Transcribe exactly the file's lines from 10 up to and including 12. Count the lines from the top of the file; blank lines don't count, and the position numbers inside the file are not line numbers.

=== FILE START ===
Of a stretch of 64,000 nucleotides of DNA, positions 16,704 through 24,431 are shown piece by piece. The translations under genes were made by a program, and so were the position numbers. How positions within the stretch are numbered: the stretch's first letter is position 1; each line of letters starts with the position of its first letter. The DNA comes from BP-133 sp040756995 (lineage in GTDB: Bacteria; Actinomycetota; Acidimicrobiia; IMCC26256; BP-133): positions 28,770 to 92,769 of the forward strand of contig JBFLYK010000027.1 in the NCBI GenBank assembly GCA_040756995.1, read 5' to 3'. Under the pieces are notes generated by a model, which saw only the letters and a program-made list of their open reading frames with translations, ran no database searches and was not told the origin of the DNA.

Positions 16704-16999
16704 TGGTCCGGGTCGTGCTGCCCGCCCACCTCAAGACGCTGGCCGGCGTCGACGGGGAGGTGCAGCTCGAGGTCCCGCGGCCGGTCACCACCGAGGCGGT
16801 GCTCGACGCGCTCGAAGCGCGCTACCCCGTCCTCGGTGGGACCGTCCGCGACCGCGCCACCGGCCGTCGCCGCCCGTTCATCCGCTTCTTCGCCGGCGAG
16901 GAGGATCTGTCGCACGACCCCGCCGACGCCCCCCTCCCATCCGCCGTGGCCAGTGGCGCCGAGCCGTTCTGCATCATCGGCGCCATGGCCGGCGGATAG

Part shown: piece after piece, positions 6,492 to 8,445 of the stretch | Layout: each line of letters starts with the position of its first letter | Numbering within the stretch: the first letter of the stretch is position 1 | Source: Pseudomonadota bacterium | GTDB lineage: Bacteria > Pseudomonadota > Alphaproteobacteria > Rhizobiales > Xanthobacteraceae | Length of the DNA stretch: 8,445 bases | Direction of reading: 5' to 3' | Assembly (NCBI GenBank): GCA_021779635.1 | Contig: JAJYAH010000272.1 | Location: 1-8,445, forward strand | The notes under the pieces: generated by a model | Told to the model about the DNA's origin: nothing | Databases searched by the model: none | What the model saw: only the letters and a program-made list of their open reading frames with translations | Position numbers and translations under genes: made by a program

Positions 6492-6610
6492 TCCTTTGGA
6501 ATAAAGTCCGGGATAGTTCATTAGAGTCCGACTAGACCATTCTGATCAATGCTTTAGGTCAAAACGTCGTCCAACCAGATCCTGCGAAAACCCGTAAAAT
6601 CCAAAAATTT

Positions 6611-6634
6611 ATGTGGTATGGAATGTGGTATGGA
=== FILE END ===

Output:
6601 CCAAAAATTT

Positions 6611-6634
6611 ATGTGGTATGGAATGTGGTATGGA